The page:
The Board strives to ensure that Manitobans have safe and reliable access to necessary public services at just and reasonable rates. When applying for an increase in rates, all utilities under the PUB's jurisdiction must justify the revenue requirements that support a requested rate increase. Those costs are considered and analyzed in detail by the Board, and include but are not limited to:
• The cost to build, operate and maintain the utility’s facilities
• The cost to finance debt incurred from building the utility’s facilities
• Depreciation and amortization expenses
• The costs of financing general debt incurred by the utility
• The cost of providing affordable and reliable service to utility customers
In addition to these financial considerations, the PUB assesses the performance of utilities, seeking to optimize value for the ratepayer. This type of regulation involves an active assessment of whether goals and outcomes are being met in a cost-effective and timely manner, necessitating a comprehensive examination of the operations of the utility.
Given that several large utilities under PUB oversight are Crown Corporations (publicly owned and operated by the government), the PUB is a crucial entity for ensuring neutral, objective analysis of proposed rates. The PUB operates independently from government—we fairly and transparently weigh the financial needs of the utility with the needs of ratepayers in our rate setting decisions.
Utility facility projects
The PUB has limited oversight over the capital expenditures of Manitoba’s public utilities.
Though the Board does have regulatory control over the capital expenditures of natural gas distributors and water and wastewater facilities, we do not have regulatory control over Manitoba Hydro’s capital expenditures, such as transmission lines, dams and generating stations.
However, the Board may order the exclusion of certain capital costs in our calculation of appropriate rates to be charged to Manitoba consumers. Moreover, the Board may be instructed by the provincial government to provide recommendations about proper capital development plans. For example, in 2014 the Board conducted a comprehensive examination of Manitoba Hydro’s preferred capital development plan with its Need For and Alternatives To (NFAT) review, conducted in 2014 at the government’s request.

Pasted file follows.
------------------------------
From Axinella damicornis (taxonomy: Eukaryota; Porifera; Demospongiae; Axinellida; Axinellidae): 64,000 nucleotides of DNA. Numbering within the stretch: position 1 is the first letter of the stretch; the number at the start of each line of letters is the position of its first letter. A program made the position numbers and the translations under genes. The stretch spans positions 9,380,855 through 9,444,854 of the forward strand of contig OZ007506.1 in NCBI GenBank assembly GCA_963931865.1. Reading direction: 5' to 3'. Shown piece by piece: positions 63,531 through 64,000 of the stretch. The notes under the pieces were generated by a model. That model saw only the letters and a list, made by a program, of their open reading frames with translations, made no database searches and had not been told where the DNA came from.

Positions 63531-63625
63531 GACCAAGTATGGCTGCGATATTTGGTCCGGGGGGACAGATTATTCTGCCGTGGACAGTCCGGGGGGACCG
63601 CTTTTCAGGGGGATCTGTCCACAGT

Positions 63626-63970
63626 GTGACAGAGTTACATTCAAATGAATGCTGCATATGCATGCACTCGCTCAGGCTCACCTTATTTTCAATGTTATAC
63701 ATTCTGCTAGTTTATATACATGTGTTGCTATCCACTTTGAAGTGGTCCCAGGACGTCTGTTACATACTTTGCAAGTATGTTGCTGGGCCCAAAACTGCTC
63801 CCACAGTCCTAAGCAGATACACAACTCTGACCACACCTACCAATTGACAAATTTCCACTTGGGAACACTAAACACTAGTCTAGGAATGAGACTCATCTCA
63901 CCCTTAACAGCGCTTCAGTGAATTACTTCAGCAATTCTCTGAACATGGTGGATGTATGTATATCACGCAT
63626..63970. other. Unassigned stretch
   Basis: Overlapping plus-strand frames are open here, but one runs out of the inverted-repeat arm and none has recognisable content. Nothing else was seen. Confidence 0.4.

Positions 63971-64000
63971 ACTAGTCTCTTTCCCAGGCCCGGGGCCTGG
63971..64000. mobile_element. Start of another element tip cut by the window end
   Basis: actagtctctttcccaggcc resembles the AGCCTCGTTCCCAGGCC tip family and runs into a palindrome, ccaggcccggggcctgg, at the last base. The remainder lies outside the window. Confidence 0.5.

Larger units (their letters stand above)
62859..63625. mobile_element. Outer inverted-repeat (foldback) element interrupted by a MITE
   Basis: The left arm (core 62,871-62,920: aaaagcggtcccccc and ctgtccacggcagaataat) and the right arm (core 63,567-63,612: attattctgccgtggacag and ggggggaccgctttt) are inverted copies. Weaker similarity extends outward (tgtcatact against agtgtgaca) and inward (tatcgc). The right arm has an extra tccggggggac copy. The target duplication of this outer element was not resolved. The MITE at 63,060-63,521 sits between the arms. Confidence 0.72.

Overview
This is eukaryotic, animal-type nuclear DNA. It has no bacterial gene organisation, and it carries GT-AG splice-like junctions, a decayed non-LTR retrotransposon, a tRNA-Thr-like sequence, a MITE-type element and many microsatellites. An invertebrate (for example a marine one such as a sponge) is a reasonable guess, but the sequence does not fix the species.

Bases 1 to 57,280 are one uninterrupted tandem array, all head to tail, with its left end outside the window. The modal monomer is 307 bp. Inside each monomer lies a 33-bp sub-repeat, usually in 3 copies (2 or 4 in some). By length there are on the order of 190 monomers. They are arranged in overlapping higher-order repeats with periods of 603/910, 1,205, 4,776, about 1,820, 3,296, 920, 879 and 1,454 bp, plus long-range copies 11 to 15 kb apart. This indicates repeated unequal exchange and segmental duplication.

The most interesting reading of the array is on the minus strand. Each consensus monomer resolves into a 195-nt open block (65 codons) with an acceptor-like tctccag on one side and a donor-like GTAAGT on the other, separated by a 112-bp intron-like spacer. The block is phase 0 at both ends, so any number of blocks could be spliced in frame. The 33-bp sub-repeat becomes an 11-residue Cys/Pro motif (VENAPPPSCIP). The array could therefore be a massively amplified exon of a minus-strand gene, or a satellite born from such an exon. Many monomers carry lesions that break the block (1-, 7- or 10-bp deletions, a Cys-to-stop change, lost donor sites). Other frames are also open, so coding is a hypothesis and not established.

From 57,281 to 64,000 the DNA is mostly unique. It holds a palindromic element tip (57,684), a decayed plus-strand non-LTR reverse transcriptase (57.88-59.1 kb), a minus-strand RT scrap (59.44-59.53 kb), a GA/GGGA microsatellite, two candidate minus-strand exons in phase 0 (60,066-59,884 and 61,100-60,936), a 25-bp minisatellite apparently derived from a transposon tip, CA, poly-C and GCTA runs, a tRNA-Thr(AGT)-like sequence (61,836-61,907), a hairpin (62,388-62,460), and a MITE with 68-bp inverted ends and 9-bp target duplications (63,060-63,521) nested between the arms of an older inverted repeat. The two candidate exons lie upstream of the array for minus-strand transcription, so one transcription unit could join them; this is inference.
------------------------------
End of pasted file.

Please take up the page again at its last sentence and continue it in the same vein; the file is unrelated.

Capital development plans figure prominently in the Board’s decision-making regarding rate adjustments for all Manitoba public utilities. New capital expenditures often require a utility to incur more debt, seeking an increase in consumer rates in order to pay it down. As such, other than for Manitoba Hydro, the Board must examine whether there is an acceptable business case for such expenditure. In the case of water and wastewater utilities, municipalities must apply to the Board for approval of a recovery method for loans used to pay for capital development.
The PUB carries out our mandate based on several pieces of enabling legislation. The legislation grants us significant authority to analyze the accounting techniques and financial practices of public utilities in Manitoba.
The PUB’s regulatory policies emerge through our Orders, instructing utilities on acceptable practices and procedures in their operations. In addition to the enabling legislation, these regulatory policies are aided by the PUB’s staff and expert advisers.
The PUB is further aided by our continued connections with other utility regulators and administrative tribunals. These connections are facilitated by the Board’s membership in the Canadian Association of Members of Public Utility Tribunals (CAMPUT), the Canadian Auto Insurance Rate Regulators (CARR) and the Manitoba Council of Administrative Tribunals (MCAT) as well as professional relationships with organizations like the Association of Manitoba Municipalities. The PUB strives to offer innovative regulatory policies and solutions that are consistent with national trends in utility regulation.